The wrecking ball tolls…

Last updated on May 13th, 2019 at 02:33 pm

As plans inch forward to redevelop two of downtown Milwaukee’s biggest eyesores, the former Pabst Brewery complex and the Park East freeway corridor, city officials, commercial Realtors and developers are discreetly pondering better uses for several other underperforming downtown properties.
Some backroom discussions are focusing on the Bank One office building’s parking garage, located at the corner of Water Street and Michigan Street. One developer has floated the idea of redeveloping the parking garage site into a mixed-use project that would take advantage of its location along the Milwaukee River.
Others are looking at the U.S. Cellular Arena, suggesting that it should be demolished to make room for a new downtown hotel or casino.
The Bank One parking garage and the U.S. Cellular Arena were identified as two of downtown Milwaukee’s most underperforming properties, according to a recent survey of Milwaukee commercial real estate experts and other downtown businesspeople (see accompanying graphics).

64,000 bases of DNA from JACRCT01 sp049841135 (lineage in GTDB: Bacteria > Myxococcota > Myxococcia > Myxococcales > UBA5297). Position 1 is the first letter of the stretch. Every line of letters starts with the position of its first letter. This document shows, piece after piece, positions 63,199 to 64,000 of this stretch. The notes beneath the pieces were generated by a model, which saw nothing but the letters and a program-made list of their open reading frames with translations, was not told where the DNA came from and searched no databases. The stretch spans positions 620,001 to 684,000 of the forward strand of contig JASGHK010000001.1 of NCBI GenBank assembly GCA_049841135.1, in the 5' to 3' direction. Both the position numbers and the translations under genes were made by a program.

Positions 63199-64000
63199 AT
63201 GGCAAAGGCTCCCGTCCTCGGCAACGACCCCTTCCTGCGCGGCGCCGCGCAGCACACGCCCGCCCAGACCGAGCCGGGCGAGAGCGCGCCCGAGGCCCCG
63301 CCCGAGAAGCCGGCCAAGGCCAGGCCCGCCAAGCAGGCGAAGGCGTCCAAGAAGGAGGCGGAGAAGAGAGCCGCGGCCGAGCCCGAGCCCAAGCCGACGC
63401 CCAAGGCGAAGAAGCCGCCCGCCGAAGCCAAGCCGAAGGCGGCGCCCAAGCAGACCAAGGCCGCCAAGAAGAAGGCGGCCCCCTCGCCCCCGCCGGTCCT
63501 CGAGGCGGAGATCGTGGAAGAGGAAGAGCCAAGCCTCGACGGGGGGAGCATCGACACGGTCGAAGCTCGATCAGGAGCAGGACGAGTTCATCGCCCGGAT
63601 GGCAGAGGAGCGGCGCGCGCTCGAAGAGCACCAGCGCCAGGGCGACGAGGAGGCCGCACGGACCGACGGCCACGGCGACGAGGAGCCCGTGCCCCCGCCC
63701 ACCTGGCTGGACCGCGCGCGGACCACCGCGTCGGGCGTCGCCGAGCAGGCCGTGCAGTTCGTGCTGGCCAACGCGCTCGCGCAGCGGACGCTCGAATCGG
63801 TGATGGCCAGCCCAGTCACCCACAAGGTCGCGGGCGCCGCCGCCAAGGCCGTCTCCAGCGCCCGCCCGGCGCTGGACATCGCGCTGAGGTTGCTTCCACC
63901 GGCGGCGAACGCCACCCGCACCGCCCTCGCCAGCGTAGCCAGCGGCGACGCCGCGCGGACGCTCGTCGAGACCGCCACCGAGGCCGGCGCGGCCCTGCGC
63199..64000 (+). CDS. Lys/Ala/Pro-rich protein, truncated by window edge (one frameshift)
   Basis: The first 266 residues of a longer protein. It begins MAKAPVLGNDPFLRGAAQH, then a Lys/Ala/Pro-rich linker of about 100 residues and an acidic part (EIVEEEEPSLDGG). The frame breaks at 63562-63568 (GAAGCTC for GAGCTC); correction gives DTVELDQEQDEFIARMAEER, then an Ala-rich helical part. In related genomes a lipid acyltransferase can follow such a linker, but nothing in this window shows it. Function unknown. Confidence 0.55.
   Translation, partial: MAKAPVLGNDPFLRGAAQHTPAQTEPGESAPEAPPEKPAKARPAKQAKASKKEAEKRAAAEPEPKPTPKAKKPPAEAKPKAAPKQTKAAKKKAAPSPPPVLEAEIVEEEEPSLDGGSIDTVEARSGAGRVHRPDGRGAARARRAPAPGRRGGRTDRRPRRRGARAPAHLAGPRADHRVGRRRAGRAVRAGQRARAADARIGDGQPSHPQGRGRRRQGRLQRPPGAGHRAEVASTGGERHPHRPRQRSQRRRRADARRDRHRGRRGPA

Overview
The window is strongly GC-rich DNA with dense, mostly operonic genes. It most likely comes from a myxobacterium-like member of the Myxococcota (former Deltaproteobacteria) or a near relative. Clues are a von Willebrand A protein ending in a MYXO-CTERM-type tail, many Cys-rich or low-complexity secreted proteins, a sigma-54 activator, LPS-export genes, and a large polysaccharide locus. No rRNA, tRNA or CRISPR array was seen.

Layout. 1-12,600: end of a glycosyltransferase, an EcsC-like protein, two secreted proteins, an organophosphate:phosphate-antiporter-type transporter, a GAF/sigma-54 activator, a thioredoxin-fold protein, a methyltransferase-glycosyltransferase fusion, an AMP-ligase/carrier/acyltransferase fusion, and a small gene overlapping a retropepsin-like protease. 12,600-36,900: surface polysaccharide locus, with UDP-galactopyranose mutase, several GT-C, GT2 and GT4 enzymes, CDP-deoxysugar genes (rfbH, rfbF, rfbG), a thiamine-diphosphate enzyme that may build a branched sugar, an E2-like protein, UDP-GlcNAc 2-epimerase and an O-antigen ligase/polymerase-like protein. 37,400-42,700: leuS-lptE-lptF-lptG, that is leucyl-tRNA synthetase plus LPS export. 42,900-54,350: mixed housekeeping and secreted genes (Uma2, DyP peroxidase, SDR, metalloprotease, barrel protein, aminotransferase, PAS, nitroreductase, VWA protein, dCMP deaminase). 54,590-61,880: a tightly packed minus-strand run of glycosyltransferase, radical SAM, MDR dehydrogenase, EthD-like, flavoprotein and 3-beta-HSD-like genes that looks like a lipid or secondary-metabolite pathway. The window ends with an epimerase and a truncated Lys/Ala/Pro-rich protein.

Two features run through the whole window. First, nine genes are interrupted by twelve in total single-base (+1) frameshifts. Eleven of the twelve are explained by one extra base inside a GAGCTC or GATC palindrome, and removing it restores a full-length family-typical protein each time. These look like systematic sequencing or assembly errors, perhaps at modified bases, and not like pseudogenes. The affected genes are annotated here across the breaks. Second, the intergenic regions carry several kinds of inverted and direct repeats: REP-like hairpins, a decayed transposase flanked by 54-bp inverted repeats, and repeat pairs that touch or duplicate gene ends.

The unscientific survey was conducted by Small Business Times, which asked respondents to identify the most prominent underperforming downtown Milwaukee commercial real estate sites they would like to see meet the wrecking ball or be renovated for greater uses.
Fearing that they would offend landlords or would otherwise make political enemies, most respondents to the survey asked not to be identified for this report.
However, most of the respondents quickly and passionately identified properties they believe could and should meet the wrecking ball or be renovated for greater uses.
Blighted or underperforming properties create gaps between well-used properties, diminishing the synergy of downtown and impeding the city’s progress, according to many involved in the local commercial real estate scene.
“Milwaukee doesn’t really have a high concentration of anything,” said Steven Chamberlin, president of Milwaukee-based C.G. Schmidt Inc. Construction. “Everything’s so spread out. You go to other cities, and people walk everywhere.”
The Bank One parking structure was identified as the most underperforming downtown site by many respondents to the survey.
“If I controlled the wrecking ball, that parking garage would be the first thing to go,” said one Realtor.